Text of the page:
By Ayhan Simsek
BERLIN (AA) – Germany’s Federal Constitutional Court on Tuesday ruled against a proposed ban on the far-right National Democratic Party, or NPD.
Federal judges unanimously rejected an application filed by Germany’s 16 federal states to outlaw the NPD. It had argued the party’s activities were a threat to democracy.
While recognizing concerns over the anti-constitutional aims of the NPD, federal judges claimed the party did not have the potential to realize these goals.
Judges said: “The NPD acts in a systematic manner and with sufficient intensity towards achieving its aims that are directed against the free democratic basic order. However, (currently) there is a lack of specific and weighty indications suggesting that this endeavor will be successful.”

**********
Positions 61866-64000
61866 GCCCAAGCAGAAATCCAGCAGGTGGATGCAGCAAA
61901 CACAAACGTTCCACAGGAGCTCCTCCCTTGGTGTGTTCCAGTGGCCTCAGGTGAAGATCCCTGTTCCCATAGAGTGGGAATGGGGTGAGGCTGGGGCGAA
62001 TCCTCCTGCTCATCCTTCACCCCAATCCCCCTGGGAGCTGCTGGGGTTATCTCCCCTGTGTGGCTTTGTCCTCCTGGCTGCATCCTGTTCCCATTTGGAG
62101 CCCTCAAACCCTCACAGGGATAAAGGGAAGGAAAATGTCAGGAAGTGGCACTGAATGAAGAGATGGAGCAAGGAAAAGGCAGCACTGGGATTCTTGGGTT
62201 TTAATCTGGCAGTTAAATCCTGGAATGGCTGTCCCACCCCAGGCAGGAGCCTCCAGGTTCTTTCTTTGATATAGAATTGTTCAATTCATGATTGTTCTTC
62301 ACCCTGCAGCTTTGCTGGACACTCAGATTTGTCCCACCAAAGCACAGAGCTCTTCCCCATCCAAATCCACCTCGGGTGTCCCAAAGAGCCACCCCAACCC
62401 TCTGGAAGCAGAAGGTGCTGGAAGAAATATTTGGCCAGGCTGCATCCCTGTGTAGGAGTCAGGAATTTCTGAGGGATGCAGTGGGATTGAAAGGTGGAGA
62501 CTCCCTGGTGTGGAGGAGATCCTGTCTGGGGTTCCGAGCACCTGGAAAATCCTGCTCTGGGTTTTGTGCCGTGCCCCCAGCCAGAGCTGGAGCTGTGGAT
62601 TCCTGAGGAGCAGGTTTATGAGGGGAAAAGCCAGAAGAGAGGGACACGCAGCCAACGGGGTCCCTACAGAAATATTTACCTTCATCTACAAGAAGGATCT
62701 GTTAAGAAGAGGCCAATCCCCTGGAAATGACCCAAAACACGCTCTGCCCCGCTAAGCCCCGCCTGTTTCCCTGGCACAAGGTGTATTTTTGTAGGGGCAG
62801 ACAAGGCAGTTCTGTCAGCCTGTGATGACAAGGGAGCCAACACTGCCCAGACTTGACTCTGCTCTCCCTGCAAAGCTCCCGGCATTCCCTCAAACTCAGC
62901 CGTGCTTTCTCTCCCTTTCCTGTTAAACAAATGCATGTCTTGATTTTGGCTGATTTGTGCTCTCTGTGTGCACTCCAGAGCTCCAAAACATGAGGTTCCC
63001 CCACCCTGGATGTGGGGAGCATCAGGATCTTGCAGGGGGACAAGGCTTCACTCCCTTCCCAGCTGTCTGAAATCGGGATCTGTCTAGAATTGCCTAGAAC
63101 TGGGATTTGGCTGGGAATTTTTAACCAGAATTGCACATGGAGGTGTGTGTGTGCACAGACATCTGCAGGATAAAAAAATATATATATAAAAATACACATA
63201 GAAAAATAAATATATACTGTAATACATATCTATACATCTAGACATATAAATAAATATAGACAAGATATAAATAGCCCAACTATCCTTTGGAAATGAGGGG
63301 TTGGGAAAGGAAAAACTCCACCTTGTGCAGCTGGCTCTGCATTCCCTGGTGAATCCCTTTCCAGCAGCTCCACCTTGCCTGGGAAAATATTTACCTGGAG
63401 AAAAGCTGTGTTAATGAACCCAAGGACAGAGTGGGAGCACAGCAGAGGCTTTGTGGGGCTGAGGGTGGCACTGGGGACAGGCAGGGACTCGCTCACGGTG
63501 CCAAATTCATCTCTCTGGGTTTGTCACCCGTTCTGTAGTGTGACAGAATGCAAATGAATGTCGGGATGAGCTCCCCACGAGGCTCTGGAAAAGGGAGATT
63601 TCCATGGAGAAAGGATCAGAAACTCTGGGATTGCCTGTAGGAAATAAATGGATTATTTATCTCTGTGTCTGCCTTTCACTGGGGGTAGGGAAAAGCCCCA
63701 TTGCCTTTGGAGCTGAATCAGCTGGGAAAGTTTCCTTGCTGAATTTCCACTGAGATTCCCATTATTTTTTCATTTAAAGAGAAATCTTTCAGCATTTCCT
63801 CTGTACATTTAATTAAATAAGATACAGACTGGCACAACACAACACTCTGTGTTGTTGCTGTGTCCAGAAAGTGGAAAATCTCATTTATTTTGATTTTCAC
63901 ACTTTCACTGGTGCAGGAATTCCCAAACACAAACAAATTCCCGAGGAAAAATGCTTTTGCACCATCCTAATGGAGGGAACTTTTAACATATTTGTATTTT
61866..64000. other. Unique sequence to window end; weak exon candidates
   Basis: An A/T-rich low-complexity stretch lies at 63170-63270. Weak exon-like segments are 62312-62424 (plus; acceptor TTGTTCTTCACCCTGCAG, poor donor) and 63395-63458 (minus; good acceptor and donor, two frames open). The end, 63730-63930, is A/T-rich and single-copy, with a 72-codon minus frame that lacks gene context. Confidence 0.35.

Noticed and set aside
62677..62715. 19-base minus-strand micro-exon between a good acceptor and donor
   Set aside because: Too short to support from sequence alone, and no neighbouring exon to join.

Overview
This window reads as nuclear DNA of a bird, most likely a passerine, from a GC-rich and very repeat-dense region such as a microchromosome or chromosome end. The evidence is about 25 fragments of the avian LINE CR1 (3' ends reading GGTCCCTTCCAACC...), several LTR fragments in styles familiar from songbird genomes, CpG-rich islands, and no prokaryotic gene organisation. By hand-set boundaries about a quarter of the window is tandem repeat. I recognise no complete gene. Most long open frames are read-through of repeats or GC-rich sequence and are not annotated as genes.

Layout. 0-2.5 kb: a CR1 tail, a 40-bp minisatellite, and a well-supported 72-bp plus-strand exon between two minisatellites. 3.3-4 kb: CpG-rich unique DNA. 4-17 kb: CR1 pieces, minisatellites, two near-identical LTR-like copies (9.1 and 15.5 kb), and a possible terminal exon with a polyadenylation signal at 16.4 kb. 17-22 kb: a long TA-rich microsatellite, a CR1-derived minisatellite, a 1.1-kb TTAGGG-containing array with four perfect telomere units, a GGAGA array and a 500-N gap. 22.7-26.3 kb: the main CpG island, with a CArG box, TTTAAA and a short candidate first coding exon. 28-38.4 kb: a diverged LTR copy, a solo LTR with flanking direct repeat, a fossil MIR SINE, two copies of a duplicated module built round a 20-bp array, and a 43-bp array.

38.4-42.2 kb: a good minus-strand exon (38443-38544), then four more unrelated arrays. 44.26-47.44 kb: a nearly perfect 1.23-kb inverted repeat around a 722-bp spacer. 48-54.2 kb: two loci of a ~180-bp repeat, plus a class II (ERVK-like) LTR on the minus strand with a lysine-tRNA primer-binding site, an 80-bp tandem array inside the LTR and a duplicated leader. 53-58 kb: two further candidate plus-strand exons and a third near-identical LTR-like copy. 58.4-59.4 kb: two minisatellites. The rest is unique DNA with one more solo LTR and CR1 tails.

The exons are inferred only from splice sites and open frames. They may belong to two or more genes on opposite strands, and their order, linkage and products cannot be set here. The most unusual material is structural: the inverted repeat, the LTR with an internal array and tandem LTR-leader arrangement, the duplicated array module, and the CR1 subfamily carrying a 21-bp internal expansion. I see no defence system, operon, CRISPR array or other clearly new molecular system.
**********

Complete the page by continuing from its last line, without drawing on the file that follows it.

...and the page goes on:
"If, on the contrary, the acts of a party do not even suggest that it might possibly succeed in achieving its anti-constitutional aims, it is not necessary to protect the Constitution preventively by prohibiting the party,” they added.
The upper house of parliament, the Bundesrat, which represents Germany’s 16 federal states, applied to the Constitutional Court in 2013 to ban the NPD.
A 250-page file presented to the court listed examples of NPD activities alleged to constitute a threat to Germany’s democratic constitutional order.
Tuesday’s decision marked the second failed attempt to ban the far-right party, which has seen increased support in recent months amid the refugee crisis and has mobilized thousands in anti-refugee and anti-migrant rallies.
In 2003, the court turned down a similar application to outlaw the NPD on the grounds that there were various informants and undercover agents belonging to the domestic intelligence agency in key party positions.
Founded in 1964, the NPD has been the most active far-right party in the country.
In the last federal elections in 2013, it failed to pass the five percent threshold needed to enter the federal parliament, but managed to get 1.3 percent.
The party receives around €1.4 million euros ($1.5 million) in state funding.